She had shot at and missed 2 deer the year before. I was very surprised since she is a very good shot. She shoots steel challenge with an M&P 15/22 so the platform is very familiar to her. Sandbagged in she can put 10rds in an inch at 100yds with that rifle. The first shot I had just attributed to a little "Buck Fever" and just re-assured her that it was ok. She would get the next one. After the second missed deer I asked her "Ok, where were you aiming at that deer?" She told me "I was aiming behind his ear like you do. But his head kept moving." I told her "Sweetie, I don't follow the deer's head as it goes up and down. I just hold where it will be when the deer looks up. When it does, I make a quick adjustment and if all is good, I shoot. If not, I wait for the next time it looks up."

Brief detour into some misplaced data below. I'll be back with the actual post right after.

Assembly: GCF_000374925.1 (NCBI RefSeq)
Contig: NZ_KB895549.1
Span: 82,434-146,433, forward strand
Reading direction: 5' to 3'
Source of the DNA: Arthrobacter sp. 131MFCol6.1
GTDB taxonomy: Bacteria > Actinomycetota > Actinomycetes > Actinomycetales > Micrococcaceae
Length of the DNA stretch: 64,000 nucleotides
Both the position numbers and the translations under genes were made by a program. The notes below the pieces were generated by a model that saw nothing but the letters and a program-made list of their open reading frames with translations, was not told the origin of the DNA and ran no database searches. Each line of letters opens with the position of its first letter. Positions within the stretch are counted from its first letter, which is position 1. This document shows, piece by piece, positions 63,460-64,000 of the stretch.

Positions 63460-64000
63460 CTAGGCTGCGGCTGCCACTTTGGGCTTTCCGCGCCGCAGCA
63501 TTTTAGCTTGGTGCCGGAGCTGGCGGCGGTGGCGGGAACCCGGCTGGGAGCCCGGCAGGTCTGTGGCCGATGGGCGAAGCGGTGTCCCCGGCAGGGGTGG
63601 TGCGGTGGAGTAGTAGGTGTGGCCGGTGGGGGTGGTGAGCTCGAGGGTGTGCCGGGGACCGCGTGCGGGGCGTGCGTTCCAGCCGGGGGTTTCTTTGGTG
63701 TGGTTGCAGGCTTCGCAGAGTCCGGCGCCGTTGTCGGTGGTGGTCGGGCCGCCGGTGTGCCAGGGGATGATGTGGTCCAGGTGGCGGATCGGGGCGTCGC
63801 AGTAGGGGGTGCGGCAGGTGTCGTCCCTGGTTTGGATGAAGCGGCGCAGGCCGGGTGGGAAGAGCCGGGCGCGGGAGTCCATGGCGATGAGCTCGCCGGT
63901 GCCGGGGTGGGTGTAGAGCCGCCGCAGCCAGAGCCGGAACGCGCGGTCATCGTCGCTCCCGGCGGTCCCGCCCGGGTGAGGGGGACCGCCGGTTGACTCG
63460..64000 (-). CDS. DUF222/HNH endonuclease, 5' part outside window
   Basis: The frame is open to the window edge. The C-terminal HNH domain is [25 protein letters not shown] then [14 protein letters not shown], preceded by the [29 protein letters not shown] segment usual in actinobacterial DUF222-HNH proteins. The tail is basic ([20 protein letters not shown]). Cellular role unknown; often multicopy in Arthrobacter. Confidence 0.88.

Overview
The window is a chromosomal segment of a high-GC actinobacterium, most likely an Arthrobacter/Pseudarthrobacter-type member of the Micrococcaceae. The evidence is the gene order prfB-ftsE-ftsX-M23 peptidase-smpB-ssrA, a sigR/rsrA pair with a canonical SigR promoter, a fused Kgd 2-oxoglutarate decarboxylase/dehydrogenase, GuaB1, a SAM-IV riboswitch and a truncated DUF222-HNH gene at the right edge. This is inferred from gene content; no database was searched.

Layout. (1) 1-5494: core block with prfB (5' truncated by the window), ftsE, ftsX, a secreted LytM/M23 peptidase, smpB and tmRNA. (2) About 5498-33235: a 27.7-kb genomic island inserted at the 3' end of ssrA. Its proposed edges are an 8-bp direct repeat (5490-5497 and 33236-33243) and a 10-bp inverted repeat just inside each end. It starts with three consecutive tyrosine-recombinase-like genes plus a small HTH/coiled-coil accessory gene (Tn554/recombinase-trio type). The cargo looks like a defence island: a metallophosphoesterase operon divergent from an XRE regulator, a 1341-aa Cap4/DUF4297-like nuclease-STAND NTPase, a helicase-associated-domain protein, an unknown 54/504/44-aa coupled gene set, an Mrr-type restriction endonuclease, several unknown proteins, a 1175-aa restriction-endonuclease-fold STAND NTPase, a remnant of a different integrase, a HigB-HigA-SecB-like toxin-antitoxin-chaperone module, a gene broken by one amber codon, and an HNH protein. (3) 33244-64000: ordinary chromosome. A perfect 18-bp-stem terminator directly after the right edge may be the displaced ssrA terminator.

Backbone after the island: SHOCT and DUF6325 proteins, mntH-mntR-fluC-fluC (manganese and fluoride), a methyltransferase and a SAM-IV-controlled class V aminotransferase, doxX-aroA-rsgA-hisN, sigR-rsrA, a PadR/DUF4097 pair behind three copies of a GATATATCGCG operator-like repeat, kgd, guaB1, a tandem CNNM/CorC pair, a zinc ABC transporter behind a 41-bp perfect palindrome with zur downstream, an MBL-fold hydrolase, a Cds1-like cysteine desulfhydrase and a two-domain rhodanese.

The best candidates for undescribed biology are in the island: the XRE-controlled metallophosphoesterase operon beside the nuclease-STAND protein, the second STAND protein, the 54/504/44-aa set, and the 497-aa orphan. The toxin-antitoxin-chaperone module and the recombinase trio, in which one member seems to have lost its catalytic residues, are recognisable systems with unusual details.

The next season, we had talked again about where the heart is and where to aim if the deer is facing different directions. We were hunting a friend's high fenced property and were cull hunting. We were sitting in an elevated blind watching deer come and go. We had seen several smaller 1-2 yr old bucks and several doe. This big boy walked out while I was looking out another direction. My daughter tapped me and whispered "Daddy, that buck is limping." So we watched him for a while walking around eating. He did have a bit of a funny walk but I couldn't see any actual injury so I told her we would probably let that one go. Then the feeder went off about 15-20 minute later as we continued to watch him mill around. As he ran to the feeder it was obvious he was dropping his right shoulder with every step. Da-Dunk, Da-Dunk, Da-Dunk! I whispered "Ok, get your gun up. You are going to kill that one." I reminded her that the rifle was sighted 2" high at 100yds and the feeder was right about that range. She held till he was clear of the other deer, feeder and was standing almost directly broadside. One shot. 2" from the bottom, just behind the shoulder. He jumped and ran about 20 yds before doing the death roll. Blew the heart in half. We never could find what caused him to limp but we left the cape for a shoulder mount.